Currently in production in Wales, this is the true story of Jan Vokes (Hereditary star Collette), a cleaner and bartender, who decides on a whim to breed and rear a race horse in her village. She eventually persuades her neighbors to invest in her crazy scheme, and together they name the new foal ‘Dream Alliance’. With little experience but a lot a heart, the collective of townspeople follow ‘Dream’ as he rises through the ranks against all the odds, ultimately pitting all of them against the racing elite in a nail-biting race for the national championship. Billions star Lewis plays Howard Davies, the local accountant Volkes persuades to join
Euros Lyn, director on Sherlock, Happy Valley and Black Mirror, is helming the true story about a woman’s dream to breed and raise a champion racehorse on the allotment of her modest Welsh village. Little Miss Sunshine star Collette will take the lead role of Jan Vokes, a middle-aged barmaid at a working men’s club who recruits her initially reluctant husband Brian and local accountant Howard Davies (Lewis) to help her bring together a syndicate of local people to breed a foal – which they name Dream Alliance. On the racetrack, he proves himself to be more than a match for the multi-million pound racehorses he comes up against, transforming the lives of those around him.
Script comes from
In 2017, the BFI — the UK’s lead organization for film — awarded seven movies £1M or more from its Film Fund. This year, Potter’s feature was the only one to cross the £1M mark. Other leading recipients in 2018 included Liam Neeson starrer Normal People and Keira Knightley pic Misbehaviour.
There is a healthy gender balance to the top ten awards this year with five male and five female directors in the mix. Two are feature debuts. Of course, different films will receive different amounts of money from different BFI funding strands, but this list gives a snapshot of
With documentaries “Won’t You Be My Neighbor?” (Focus Features) and “Rbg” (Magnolia) both expanding well, the specialized market is improving this summer. However, it’s still difficult for most leading titles playing in a few hundred theaters, even backed by great reviews, to get over the modest $3 million mark. It is critical that a few break through.
Three Identical Strangers (Neon) – Metacritic: 79; Festivals include: Sundance, Seattle 2018
$163,023 in 5 theaters; PTA (per theater average): $32,605
Although they aren’t well-known icons like the smash “Rbg” and “Won’t You Be My Neighbor?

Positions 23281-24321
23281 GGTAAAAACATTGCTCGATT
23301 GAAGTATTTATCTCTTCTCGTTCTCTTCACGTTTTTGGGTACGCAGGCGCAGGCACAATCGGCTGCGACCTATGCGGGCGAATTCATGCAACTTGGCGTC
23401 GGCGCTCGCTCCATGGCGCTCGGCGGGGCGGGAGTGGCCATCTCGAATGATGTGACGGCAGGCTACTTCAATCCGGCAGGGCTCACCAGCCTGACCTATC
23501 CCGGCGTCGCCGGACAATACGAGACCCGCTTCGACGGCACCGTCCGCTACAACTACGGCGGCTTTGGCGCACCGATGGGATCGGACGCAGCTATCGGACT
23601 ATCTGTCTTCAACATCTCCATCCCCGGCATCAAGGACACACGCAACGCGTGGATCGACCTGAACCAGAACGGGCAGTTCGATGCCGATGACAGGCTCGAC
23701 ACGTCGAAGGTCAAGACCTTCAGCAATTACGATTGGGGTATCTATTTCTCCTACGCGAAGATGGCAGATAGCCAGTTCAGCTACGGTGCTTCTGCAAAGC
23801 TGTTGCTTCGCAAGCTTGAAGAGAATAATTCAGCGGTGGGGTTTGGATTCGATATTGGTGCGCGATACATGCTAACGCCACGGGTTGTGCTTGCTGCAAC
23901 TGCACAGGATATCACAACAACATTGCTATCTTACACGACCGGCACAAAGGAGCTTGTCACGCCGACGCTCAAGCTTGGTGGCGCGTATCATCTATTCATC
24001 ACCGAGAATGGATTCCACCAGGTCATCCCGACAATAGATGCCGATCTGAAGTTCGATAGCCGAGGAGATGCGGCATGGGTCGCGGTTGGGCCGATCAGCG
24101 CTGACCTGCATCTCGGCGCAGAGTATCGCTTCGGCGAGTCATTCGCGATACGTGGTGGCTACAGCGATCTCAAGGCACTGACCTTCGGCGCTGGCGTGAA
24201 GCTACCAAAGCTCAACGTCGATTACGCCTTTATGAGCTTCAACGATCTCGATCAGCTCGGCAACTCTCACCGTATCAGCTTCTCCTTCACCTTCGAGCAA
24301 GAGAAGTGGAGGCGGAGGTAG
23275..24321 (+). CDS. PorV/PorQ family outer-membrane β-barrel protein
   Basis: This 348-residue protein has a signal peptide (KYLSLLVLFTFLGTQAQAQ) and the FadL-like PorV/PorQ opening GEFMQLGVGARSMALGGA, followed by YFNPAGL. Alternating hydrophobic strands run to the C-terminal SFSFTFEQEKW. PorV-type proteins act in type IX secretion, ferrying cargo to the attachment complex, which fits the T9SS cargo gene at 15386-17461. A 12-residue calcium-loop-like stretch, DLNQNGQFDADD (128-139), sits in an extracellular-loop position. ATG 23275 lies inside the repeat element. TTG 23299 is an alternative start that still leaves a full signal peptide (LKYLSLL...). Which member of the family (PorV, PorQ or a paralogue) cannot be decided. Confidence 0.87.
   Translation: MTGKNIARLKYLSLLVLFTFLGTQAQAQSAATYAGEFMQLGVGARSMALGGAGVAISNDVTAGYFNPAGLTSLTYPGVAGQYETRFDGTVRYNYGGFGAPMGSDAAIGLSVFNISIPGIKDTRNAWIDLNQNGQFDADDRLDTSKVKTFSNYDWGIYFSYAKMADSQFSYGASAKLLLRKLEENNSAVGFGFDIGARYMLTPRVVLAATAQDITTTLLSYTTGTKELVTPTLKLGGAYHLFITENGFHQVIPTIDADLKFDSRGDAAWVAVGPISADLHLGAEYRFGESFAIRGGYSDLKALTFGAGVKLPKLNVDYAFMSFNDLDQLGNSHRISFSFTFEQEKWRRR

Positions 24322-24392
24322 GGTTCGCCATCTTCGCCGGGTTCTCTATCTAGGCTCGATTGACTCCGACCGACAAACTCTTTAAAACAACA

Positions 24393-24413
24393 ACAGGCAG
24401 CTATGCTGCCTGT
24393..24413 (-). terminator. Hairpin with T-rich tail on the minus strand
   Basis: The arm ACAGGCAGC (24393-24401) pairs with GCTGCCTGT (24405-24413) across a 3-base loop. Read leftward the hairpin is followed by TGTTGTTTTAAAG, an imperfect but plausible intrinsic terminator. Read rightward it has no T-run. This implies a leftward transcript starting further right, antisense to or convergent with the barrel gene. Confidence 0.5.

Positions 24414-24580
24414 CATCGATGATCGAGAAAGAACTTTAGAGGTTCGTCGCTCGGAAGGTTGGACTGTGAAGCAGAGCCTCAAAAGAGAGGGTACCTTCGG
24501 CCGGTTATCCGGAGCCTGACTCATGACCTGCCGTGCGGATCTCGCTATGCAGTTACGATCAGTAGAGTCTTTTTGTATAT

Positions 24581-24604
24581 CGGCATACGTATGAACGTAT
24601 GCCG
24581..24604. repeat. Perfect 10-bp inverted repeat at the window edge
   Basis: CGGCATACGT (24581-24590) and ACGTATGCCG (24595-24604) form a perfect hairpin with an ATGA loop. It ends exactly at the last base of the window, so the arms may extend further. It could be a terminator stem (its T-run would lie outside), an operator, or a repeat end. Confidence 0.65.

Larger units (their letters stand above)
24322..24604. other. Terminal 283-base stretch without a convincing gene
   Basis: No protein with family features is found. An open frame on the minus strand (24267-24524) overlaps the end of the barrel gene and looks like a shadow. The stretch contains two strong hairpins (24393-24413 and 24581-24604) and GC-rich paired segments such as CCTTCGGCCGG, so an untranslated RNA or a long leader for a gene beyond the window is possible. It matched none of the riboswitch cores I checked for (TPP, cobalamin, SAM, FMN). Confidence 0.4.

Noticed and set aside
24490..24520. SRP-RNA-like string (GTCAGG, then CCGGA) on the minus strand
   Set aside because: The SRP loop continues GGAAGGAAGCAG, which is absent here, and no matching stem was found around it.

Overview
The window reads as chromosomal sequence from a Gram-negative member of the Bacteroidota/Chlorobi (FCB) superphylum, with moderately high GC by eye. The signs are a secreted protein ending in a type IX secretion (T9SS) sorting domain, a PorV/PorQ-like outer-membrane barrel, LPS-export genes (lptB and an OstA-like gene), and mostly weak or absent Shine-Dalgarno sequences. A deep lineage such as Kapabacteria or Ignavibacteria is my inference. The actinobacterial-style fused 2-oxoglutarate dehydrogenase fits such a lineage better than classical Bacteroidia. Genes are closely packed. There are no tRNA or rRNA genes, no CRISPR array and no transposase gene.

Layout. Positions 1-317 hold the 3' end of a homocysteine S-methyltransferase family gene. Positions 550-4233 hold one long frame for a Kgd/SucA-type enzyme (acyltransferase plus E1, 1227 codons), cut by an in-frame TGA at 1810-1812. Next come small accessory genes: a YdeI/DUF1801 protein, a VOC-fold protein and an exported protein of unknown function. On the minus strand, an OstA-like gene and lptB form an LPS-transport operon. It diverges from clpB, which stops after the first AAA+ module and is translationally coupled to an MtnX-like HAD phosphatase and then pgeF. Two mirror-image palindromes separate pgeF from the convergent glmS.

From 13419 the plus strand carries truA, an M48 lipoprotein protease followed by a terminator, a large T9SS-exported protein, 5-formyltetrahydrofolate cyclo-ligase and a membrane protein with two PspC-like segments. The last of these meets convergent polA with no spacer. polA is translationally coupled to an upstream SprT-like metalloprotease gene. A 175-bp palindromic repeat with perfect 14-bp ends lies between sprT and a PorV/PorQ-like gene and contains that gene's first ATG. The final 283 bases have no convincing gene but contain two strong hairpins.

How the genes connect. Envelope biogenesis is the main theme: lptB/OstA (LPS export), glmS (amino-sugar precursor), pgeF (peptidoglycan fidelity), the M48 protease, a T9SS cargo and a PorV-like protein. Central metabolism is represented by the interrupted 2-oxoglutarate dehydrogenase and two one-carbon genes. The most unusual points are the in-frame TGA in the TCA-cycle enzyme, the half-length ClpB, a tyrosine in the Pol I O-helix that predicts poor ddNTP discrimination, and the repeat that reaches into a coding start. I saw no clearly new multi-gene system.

Rose Garnett, the head of BBC Films, Lizzie Francke, senior development and production executive at the BFI, and Tessa Ross, the former head of Film4 and now an independent producer at House Productions, are among the leading UK figures invited to join AMPAS on Monday June 25.
The Us Academy said this is its most diverse membership drive with a record 928 people invited to join the Academy from 59 countries. The invitation list comprised 49% females and 38% people of colour.
Further international executive invitees included renowned sales people Sharon Harel-Cohen,
After the death of her father, Alice (played by Golden Globe-winner Ruth Wilson) returns home for the first time in fifteen years. Originally planning to reclaim her rightfully owned family farm, she first reconnects with her alienated brother (played by Game of Thrones star Mark Stanley) and is forced to face the implications of their distant relationship. The trailer, showing off the muted cinematography of Adriano Goldman, suggests a layer of mystery and deceit.
Dark River will begin its limited theatrical run in Los Angeles and New York beginning June 29th. If you’re still on the fence about this one,
The third film from Clio Barnard (following The Arbor and The Selfish Giant), Dark River sensitively explores the way a traumatic memory can seep through a life in the same way that poisoned groundwater can taint a piece of land. Following the death of her father, Alice (Ruth Wilson, compelling and uncomfortably raw) returns to her family farm for the first time in 15 years. The tenancy, she believes, is hers to claim. But what she finds is a failing business, skittering vermin and a brother who is not about to hand over his home.